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Top 10 Questions from the Field: Part 1

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Our most recent webinar took on the format of a panel discussion as opposed to our traditional speaker and slides method. This webinar gave us the opportunity to address the top ten questions that are asked of our technical team on a daily basis. Let’s take a look at the first half of this list.

What is Biomat?

Biomat is a layer of both living and dead anaerobic bacteria, accompanied by effluent solids, mineral precipitates, and the byproducts of decomposition. Biomat is an important component to a healthy septic system that develops over time. This blog post gives a more thorough explanation of biomat.

Read: What is Biomat?

What is the Difference Between a Gravel and Gravelless System?

A leachfield for an onsite wastewater treatment system can consist of gravel and pipe or a manufactured product like the Infiltrator chamber that offers an open void space for treatment. This blog post offers the benefits of installing gravelless onsite wastewater treatment systems.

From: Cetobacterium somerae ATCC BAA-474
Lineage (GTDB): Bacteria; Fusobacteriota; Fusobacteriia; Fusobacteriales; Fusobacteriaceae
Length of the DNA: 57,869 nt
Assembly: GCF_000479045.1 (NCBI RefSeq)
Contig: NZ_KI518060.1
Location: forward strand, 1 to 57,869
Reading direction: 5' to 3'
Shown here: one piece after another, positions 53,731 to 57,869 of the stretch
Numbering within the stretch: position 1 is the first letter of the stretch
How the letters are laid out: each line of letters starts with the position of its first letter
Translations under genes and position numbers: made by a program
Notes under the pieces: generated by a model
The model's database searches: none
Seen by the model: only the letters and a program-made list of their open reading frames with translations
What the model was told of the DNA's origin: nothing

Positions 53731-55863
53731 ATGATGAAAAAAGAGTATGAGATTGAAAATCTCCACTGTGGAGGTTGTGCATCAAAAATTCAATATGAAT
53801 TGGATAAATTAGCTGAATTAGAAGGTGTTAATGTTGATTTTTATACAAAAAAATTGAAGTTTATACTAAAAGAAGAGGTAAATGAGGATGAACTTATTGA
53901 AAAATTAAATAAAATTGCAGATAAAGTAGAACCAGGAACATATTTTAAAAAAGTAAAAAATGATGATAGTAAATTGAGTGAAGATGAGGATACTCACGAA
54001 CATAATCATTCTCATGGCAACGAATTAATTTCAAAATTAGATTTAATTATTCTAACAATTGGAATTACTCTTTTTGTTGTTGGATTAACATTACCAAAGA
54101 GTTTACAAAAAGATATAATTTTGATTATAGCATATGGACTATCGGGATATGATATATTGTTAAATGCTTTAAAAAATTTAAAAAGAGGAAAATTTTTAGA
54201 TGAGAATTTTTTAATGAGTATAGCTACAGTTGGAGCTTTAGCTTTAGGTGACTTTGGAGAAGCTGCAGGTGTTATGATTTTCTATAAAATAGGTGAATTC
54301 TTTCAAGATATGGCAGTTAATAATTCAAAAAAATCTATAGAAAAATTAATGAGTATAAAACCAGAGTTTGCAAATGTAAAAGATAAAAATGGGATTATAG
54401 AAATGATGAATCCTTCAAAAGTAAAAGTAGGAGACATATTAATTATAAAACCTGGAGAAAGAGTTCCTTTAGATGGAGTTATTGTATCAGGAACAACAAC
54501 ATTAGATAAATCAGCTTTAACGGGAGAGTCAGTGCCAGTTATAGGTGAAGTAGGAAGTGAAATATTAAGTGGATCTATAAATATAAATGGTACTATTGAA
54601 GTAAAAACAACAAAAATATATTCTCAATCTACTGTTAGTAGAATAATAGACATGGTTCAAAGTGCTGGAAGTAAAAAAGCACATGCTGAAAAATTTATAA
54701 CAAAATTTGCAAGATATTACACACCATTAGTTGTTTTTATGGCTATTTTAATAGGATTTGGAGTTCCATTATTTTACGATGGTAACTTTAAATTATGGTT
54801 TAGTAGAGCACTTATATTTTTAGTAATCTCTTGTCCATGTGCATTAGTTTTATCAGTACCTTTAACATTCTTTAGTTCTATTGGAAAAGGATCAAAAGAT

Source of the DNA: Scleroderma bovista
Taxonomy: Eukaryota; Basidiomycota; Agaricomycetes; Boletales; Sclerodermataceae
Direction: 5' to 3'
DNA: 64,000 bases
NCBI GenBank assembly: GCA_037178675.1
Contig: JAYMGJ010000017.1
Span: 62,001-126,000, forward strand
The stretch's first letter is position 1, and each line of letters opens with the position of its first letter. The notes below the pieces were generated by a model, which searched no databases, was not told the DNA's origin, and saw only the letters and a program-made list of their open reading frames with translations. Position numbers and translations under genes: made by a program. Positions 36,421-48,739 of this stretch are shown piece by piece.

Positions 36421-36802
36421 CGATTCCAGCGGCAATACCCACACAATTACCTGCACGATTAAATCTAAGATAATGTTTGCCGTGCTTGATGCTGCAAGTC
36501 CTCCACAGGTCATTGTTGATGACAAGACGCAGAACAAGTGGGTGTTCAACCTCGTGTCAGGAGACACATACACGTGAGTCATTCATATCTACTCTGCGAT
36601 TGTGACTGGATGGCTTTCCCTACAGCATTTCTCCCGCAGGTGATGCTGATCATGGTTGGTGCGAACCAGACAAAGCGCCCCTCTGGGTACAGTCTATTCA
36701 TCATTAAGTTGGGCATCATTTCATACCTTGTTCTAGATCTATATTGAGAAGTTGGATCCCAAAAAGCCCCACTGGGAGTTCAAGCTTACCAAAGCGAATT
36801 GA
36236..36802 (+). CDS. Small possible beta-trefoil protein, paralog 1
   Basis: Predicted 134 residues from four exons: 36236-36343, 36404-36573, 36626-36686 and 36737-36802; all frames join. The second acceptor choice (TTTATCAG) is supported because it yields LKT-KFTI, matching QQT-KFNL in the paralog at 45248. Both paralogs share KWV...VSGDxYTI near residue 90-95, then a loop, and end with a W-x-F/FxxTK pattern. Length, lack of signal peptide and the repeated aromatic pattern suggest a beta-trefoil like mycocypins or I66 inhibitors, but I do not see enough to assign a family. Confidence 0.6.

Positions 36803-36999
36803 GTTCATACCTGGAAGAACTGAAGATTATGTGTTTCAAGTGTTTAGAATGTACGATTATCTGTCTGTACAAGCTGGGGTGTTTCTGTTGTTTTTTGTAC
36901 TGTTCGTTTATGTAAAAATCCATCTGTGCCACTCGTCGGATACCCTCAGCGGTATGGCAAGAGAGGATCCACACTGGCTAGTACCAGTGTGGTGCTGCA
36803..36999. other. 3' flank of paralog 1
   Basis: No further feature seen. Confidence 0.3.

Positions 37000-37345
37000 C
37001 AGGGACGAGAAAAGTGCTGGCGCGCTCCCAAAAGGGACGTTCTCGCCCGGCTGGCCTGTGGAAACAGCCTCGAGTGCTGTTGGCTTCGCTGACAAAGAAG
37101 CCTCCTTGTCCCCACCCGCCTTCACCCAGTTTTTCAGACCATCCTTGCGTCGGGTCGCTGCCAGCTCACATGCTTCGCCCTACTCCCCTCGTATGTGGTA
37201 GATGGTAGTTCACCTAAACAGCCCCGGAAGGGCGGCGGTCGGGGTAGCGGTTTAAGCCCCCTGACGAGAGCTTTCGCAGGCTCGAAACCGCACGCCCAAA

Read: Five Benefits of Gravelless Onsite Wastewater Treatment Infiltration Systems

Can I Drive Over a Septic System? H-10 vs H-20?

The number following the “H” refers to the tons of weight the system can tolerate. A septic system utilizing H-20 chambers can tolerate 20 tons or a truck with an axle loading of 32,000 pounds which permits driving over the properly covered system. H-10 chambers are not designed to tolerate vehicular traffic.

What is High Strength Waste?

The exact definition of high strength waste (HSW) varies depending on local code. Some localities define HSW based on the Biochemical Oxygen Demand (BOD) or Total Suspended Solids (TSS) levels. But in general, the industry has loosely defined HSW as anything greater than residential waste strength. This blog post offers system design tips for high strength waste.

Read: Six Best Practices for High Strength Waste Designs

When do you Use Gravity vs. LPP?

Gravity septic systems utilize the full infiltrative surface over time whereas low pressure pipe (LPP) systems use the entire infiltrative surface from day one. Gravity systems are passive and less expensive to install than an LPP system but a LPP system allows for installation in difficult soils, pump up elevation, and equal distribution. LPP systems do require mechanical components and power, which contributes to the added expense.

Stay tuned for a future blog post where we'll review the other half of our top 10 questions from the field. You may also view the entire recording of our webinar here.

Webinar Wednesday's Top 10 Questions from the Field